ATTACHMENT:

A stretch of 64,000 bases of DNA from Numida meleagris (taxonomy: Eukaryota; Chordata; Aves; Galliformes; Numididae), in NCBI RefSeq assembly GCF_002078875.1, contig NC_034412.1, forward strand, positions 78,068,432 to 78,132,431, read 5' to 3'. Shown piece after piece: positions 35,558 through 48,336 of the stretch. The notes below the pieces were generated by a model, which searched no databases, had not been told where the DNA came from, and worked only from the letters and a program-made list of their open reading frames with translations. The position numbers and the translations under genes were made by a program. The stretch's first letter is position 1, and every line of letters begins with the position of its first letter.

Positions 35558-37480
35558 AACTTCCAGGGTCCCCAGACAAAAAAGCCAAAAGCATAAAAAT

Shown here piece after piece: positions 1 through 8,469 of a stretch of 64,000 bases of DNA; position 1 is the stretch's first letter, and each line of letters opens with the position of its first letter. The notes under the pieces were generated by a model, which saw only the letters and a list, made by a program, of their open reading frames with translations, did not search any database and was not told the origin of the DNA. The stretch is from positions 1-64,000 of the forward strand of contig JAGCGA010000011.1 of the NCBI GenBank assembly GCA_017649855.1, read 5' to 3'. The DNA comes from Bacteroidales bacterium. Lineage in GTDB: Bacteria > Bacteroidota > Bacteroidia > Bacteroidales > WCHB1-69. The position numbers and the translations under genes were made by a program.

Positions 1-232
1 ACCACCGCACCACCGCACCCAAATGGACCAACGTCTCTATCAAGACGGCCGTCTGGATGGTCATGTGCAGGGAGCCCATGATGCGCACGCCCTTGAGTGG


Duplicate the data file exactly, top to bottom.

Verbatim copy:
A stretch of 64,000 bases of DNA from Numida meleagris (taxonomy: Eukaryota; Chordata; Aves; Galliformes; Numididae), in NCBI RefSeq assembly GCF_002078875.1, contig NC_034412.1, forward strand, positions 78,068,432 to 78,132,431, read 5' to 3'. Shown piece after piece: positions 35,558 through 48,336 of the stretch. The notes below the pieces were generated by a model, which searched no databases, had not been told where the DNA came from, and worked only from the letters and a program-made list of their open reading frames with translations. The position numbers and the translations under genes were made by a program. The stretch's first letter is position 1, and every line of letters begins with the position of its first letter.

Positions 35558-37480
35558 AACTTCCAGGGTCCCCAGACAAAAAAGCCAAAAGCATAAAAAT

Shown here piece after piece: positions 1 through 8,469 of a stretch of 64,000 bases of DNA; position 1 is the stretch's first letter, and each line of letters opens with the position of its first letter. The notes under the pieces were generated by a model, which saw only the letters and a list, made by a program, of their open reading frames with translations, did not search any database and was not told the origin of the DNA. The stretch is from positions 1-64,000 of the forward strand of contig JAGCGA010000011.1 of the NCBI GenBank assembly GCA_017649855.1, read 5' to 3'. The DNA comes from Bacteroidales bacterium. Lineage in GTDB: Bacteria > Bacteroidota > Bacteroidia > Bacteroidales > WCHB1-69. The position numbers and the translations under genes were made by a program.

Positions 1-232
1 ACCACCGCACCACCGCACCCAAATGGACCAACGTCTCTATCAAGACGGCCGTCTGGATGGTCATGTGCAGGGAGCCCATGATGCGCACGCCCTTGAGTGG